Tuesday 17 August 2021

Wandering the Boards

I had another one of those moments the other day where shuffle deals me a hand I wasn't expecting - hitting me with some Boards Of Canada. It wasn't like I haven't been listening to them or anything, it was more one of those cases where you only notice something missing after it returns. BoC are near and dear to me as you all may know, but the same can be said of all big Warp acts really. It has been a while since I've actually posted anything from them now I think about it, but I did do a runthrough of all their albums pre-Tomorrow's Harvest way back when as part of the Warped History series. At any rate, immediately afterwards I went on a quick dip back into some of my favourites from their works, and thanks to Warp's appearance on Bandcamp, I can now easily make it into a quick post as well - so let's go!

Eyvind Earle - Three Horses (1987)

We're actually going to start with a bit from Tomorrow's Harvest, their latest release not counting the big rebranded reissue of the Peel Session. I didn't actually review this one when it came out unlike some other Warp albums which is probably for the best in hindsight - it's certainly a grower (no pun intended). It's not my favourite of their albums, but don't take that as harsh criticism, it's still BoC doing what they do best. If you needed proof of that, look no further than the one-two punch of the album's opening Gemini, where the BoC boys lay out their 70's soundtrack influences bare - and how it leads into the second track Reach For The Dead. The whole album is a much... darker affair than usual, but not dark in the same way as Geogaddi was - it's a much more gritty, granular experience. Having said that, it is similar to Geogaddi in that the whole album is laden with foreboding atmospheres, but even so there are moments of beauty on there and Reach is one of them - one that I think stands alone even if the rest of the album leaves you wanting.

We'll be going backwards through their discography from here on out, I've chosen a couple from Geogaddi just to fill things out as my immediate first choice Over The Horizon Radar is lovely but fleeting. A trend that will continue with the rest of my picks actually, these small ambient interludes are some of my favourites they've done, and due to the bite size length I usually find myself saying 'just one more time' when they do come up. Over The Horizon Radar ushers in the final quarter of the album which is a pretty good summary of the whole thing honestly, it has the balance of ambient and slightly sinister trip hop thing that runs through the album down perfectly.

And speaking of, 1969 would be one of my go-tos for the flip side of the album - comforting yet unsettling. The beats are surprisingly heavy on all of Geogaddi, but 1969 seems to stick out a lot more than the rest to me at the moment - top it all off with some deliberately cult imagery (the sample here is "Although not a follower of David Koresh, she's a devoted Branch Davidian", just with Koresh's name reversed) and you have pretty much the album's MO in a nutshell. It's hypnotic but doesn't outstay it's welcome at a (nice) 4:20, the final quarter when the track title's namesake comes into play it's magical - I cannot get enough of that vocoded 1969, in the sunshine.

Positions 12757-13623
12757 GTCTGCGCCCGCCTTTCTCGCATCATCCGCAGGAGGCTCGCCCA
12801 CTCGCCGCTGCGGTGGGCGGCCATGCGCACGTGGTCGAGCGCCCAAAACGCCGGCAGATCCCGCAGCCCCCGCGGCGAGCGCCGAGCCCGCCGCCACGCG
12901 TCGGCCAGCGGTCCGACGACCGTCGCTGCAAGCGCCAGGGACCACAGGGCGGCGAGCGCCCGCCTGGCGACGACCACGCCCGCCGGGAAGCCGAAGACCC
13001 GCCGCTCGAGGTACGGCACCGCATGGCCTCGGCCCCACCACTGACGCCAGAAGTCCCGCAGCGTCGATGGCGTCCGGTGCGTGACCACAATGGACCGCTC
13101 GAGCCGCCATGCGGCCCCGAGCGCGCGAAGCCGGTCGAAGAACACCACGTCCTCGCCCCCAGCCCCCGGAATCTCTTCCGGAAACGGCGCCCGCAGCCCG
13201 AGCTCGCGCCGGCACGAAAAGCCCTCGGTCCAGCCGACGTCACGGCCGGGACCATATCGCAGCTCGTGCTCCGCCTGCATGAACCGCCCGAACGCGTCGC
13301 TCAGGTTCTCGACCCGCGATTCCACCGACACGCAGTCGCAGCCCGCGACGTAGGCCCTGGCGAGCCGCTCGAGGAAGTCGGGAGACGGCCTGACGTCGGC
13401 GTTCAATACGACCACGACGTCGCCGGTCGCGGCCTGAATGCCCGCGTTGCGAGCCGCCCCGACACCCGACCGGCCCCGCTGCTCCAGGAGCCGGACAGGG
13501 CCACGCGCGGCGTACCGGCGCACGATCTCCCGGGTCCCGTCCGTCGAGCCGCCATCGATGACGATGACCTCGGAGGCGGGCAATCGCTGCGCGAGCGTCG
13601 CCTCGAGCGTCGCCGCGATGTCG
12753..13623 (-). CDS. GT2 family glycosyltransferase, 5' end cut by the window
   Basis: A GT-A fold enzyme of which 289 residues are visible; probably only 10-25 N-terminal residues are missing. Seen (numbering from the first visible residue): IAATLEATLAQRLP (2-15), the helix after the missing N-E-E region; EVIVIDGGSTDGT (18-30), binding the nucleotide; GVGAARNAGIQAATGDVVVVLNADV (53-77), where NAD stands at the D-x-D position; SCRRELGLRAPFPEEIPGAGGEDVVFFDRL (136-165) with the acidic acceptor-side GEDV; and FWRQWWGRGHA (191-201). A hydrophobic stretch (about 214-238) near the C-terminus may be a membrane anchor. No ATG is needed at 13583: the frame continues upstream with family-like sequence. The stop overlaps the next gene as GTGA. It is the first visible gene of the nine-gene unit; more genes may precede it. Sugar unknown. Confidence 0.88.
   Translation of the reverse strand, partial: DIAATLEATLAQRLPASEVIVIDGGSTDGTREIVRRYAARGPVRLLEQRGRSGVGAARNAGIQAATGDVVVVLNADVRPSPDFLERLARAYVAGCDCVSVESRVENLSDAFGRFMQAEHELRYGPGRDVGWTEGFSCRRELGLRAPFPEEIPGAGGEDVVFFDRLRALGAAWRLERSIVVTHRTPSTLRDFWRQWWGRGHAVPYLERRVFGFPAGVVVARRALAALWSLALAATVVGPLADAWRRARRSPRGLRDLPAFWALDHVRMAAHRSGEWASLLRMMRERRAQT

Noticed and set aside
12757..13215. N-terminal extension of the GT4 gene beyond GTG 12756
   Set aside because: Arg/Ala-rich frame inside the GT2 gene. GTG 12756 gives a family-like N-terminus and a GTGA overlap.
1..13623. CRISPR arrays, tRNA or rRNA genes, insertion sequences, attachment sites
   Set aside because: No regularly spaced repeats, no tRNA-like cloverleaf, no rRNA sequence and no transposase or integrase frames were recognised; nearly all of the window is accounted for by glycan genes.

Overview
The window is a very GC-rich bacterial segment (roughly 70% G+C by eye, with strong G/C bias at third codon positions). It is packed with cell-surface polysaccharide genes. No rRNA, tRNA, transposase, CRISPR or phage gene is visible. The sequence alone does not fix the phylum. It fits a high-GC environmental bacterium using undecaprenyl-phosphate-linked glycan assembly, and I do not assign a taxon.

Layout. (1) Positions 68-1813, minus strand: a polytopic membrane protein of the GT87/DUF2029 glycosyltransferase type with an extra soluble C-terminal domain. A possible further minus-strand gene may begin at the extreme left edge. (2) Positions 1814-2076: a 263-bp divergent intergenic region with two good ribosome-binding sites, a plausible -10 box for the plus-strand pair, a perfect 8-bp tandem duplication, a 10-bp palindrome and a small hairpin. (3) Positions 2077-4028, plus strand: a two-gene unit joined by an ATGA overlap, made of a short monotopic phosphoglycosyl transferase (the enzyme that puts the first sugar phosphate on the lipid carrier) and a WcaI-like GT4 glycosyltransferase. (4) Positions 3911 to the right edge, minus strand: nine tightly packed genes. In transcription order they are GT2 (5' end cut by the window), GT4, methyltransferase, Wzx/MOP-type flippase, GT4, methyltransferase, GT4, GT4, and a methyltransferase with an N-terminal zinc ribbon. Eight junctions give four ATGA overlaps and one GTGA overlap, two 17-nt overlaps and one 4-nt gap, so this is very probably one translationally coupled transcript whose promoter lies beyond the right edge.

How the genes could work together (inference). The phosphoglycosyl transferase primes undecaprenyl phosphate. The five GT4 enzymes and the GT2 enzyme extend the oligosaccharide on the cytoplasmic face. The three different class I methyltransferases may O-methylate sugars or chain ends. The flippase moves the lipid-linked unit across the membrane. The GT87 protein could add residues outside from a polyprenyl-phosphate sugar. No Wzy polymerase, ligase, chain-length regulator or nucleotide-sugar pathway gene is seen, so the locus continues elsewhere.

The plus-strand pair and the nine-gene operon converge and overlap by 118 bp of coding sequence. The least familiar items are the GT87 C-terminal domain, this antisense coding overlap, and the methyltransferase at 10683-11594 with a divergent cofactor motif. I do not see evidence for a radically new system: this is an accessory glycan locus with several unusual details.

But if I had to pick just one single piece from BoC's vast discography that I could listen to forever, it would be this. I've brought it up a bunch of times before but I think it's been long enough that I can bring it up again - to me, Olson is the distilled essence of the Boards Of Canada sound, at least on the pure ambient front. Their work is very evocative of a moment in time, and they do a fantastic job of capturing that nostalgic, wistful feeling here - the analogue hisses and warbles are refined to perfection to capture that moment in time that influenced them so. It's maybe a little late to say it in the post, but if by chance you're new to BoC and like what you hear here, I would recommend starting with the album that Olson is from: Music Has The Right To Children and working your own way from there, forward or backward in their discography and you'll probably find even more that appeals.

And that'll do it for this slightly hastily written post, apologies for the widening gaps between them these days, things are getting busier IRL, I'm going to try and continue this short post trend just because it's easier to manage with the current climate and all. I have something else lined up that I haven't started yet so there may be another one out by the end of this week, but if not I'll drop by with it when I can. And as always - stay safe and enjoy the music.


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